Sunday’s keynote speaker Neera Tanden, former advisor to President Obama on health reform, seemed to tailor her presentation to the early morning session. She said that health insurance is different from other items out on the marketplace because when people go to the emergency room, doctors are required to treat them. As she explained it, if I want a new TV or a new car nobody is required to give them to me, but if I need medical treatment and I go to an emergency room I will be seen by a doctor. She argues that this distinguishes health care and health insurance from other goods. It reflects our value of human life and justifies regulation when our health care system becomes ineffective.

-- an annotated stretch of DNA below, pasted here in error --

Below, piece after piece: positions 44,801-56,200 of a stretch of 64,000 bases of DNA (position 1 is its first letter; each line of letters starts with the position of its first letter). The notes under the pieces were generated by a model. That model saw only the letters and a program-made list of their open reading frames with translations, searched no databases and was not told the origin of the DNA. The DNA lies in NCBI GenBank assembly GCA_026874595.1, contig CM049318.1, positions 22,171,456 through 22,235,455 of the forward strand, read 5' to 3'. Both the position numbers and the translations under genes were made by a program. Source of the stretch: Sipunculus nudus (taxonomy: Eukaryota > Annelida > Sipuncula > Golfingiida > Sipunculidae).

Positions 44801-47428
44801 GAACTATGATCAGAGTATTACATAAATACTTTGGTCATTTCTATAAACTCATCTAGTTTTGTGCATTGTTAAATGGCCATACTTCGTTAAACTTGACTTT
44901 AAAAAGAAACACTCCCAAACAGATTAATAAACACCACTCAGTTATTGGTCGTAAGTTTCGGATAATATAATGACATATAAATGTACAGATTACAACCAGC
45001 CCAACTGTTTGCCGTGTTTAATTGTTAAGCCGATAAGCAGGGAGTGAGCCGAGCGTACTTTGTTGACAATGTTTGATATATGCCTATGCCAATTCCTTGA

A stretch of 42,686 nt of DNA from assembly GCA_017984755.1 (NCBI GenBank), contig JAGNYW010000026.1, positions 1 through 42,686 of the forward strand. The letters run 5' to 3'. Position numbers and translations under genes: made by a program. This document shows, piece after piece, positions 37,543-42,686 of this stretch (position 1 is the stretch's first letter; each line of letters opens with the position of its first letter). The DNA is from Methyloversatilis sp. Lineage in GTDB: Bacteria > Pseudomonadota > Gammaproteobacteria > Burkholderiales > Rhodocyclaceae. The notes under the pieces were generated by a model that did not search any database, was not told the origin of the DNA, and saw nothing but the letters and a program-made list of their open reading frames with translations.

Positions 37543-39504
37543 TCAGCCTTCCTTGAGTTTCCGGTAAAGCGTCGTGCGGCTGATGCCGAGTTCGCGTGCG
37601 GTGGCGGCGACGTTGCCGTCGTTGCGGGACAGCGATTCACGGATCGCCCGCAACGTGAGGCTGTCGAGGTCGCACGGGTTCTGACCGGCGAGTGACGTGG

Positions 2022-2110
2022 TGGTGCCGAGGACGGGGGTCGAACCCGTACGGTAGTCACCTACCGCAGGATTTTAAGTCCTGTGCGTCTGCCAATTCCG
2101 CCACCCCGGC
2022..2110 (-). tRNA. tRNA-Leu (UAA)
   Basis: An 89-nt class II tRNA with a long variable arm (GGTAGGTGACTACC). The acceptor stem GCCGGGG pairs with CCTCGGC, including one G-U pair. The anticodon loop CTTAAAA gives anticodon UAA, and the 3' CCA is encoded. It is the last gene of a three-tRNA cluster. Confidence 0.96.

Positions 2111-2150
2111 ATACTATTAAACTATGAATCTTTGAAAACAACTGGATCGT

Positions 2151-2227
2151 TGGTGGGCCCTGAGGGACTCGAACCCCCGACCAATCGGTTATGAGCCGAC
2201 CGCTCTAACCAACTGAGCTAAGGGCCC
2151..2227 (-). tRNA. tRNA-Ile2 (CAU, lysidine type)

Tanden also responded to the first panel’s federalism discussion. There are aspects of federal and state authority scattered throughout the bill. States will retain significant control over their Medicaid programs and will be able to regulate new health insurance exchanges after the bill takes effect in 2014. She also argued that many aspects of the new law that are thought to be breaches of federal authority – like the individual mandate – are actually rooted in a moderate conservative philosophy that emphasizes state’s rights.
What does this all mean for mental health in Texas? The Affordable Care Act presents opportunities for expanded access, increased quality of mental health services and parity with physical health. However, from the diversity of opinions I witnessed at the Texas Tribune Festival it seems we are far from agreement on the appropriateness of the law.